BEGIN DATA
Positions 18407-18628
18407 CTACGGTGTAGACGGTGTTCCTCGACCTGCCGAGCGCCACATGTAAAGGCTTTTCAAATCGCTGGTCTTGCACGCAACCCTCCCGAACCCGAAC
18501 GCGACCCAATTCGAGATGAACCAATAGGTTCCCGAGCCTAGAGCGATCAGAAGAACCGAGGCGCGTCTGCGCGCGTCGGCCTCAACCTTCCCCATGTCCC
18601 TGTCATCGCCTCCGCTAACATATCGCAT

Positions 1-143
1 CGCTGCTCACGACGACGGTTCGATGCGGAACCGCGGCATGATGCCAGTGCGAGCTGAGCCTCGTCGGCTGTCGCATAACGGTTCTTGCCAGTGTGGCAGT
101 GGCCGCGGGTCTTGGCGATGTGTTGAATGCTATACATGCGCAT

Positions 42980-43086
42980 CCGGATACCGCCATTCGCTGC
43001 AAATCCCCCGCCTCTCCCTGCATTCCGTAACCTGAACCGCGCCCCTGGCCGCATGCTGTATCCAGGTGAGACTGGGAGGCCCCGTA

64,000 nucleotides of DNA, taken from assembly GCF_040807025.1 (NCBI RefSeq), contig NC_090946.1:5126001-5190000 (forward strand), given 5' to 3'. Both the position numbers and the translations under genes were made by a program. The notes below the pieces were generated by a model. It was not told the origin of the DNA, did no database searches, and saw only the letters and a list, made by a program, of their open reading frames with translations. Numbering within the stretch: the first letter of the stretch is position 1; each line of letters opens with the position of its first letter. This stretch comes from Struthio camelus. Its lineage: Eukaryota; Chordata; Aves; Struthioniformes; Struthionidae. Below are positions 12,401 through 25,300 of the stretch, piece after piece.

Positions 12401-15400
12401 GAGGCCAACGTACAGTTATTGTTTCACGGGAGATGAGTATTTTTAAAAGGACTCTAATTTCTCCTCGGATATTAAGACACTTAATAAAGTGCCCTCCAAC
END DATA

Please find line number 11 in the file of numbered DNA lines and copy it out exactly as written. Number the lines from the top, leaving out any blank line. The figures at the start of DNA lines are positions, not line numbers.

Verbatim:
64,000 nucleotides of DNA, taken from assembly GCF_040807025.1 (NCBI RefSeq), contig NC_090946.1:5126001-5190000 (forward strand), given 5' to 3'. Both the position numbers and the translations under genes were made by a program. The notes below the pieces were generated by a model. It was not told the origin of the DNA, did no database searches, and saw only the letters and a list, made by a program, of their open reading frames with translations. Numbering within the stretch: the first letter of the stretch is position 1; each line of letters opens with the position of its first letter. This stretch comes from Struthio camelus. Its lineage: Eukaryota; Chordata; Aves; Struthioniformes; Struthionidae. Below are positions 12,401 through 25,300 of the stretch, piece after piece.